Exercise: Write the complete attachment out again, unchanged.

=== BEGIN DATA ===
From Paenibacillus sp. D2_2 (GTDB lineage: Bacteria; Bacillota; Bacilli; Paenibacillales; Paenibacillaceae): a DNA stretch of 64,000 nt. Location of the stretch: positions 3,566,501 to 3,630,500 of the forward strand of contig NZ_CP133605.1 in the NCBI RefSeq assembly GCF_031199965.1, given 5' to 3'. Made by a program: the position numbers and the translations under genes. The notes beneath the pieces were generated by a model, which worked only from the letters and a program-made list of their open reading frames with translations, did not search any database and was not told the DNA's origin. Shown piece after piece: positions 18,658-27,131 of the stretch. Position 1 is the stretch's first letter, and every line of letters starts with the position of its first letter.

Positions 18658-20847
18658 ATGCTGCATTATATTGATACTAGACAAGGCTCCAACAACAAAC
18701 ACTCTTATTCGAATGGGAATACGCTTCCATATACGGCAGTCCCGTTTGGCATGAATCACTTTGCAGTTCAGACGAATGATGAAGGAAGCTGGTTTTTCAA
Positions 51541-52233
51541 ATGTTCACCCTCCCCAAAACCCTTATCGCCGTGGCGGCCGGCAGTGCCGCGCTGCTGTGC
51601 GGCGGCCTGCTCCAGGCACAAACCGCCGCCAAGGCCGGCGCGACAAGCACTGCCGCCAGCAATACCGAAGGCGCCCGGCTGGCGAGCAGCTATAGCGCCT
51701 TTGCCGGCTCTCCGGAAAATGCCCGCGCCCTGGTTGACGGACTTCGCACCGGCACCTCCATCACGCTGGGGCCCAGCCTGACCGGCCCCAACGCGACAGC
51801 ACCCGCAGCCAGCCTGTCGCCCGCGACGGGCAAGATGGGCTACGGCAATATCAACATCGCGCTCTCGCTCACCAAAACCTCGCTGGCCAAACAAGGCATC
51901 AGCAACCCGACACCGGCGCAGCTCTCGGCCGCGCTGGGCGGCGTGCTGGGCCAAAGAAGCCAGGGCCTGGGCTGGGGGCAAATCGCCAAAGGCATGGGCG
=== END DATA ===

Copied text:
From Paenibacillus sp. D2_2 (GTDB lineage: Bacteria; Bacillota; Bacilli; Paenibacillales; Paenibacillaceae): a DNA stretch of 64,000 nt. Location of the stretch: positions 3,566,501 to 3,630,500 of the forward strand of contig NZ_CP133605.1 in the NCBI RefSeq assembly GCF_031199965.1, given 5' to 3'. Made by a program: the position numbers and the translations under genes. The notes beneath the pieces were generated by a model, which worked only from the letters and a program-made list of their open reading frames with translations, did not search any database and was not told the DNA's origin. Shown piece after piece: positions 18,658-27,131 of the stretch. Position 1 is the stretch's first letter, and every line of letters starts with the position of its first letter.

Positions 18658-20847
18658 ATGCTGCATTATATTGATACTAGACAAGGCTCCAACAACAAAC
18701 ACTCTTATTCGAATGGGAATACGCTTCCATATACGGCAGTCCCGTTTGGCATGAATCACTTTGCAGTTCAGACGAATGATGAAGGAAGCTGGTTTTTCAA
Positions 51541-52233
51541 ATGTTCACCCTCCCCAAAACCCTTATCGCCGTGGCGGCCGGCAGTGCCGCGCTGCTGTGC
51601 GGCGGCCTGCTCCAGGCACAAACCGCCGCCAAGGCCGGCGCGACAAGCACTGCCGCCAGCAATACCGAAGGCGCCCGGCTGGCGAGCAGCTATAGCGCCT
51701 TTGCCGGCTCTCCGGAAAATGCCCGCGCCCTGGTTGACGGACTTCGCACCGGCACCTCCATCACGCTGGGGCCCAGCCTGACCGGCCCCAACGCGACAGC
51801 ACCCGCAGCCAGCCTGTCGCCCGCGACGGGCAAGATGGGCTACGGCAATATCAACATCGCGCTCTCGCTCACCAAAACCTCGCTGGCCAAACAAGGCATC
51901 AGCAACCCGACACCGGCGCAGCTCTCGGCCGCGCTGGGCGGCGTGCTGGGCCAAAGAAGCCAGGGCCTGGGCTGGGGGCAAATCGCCAAAGGCATGGGCG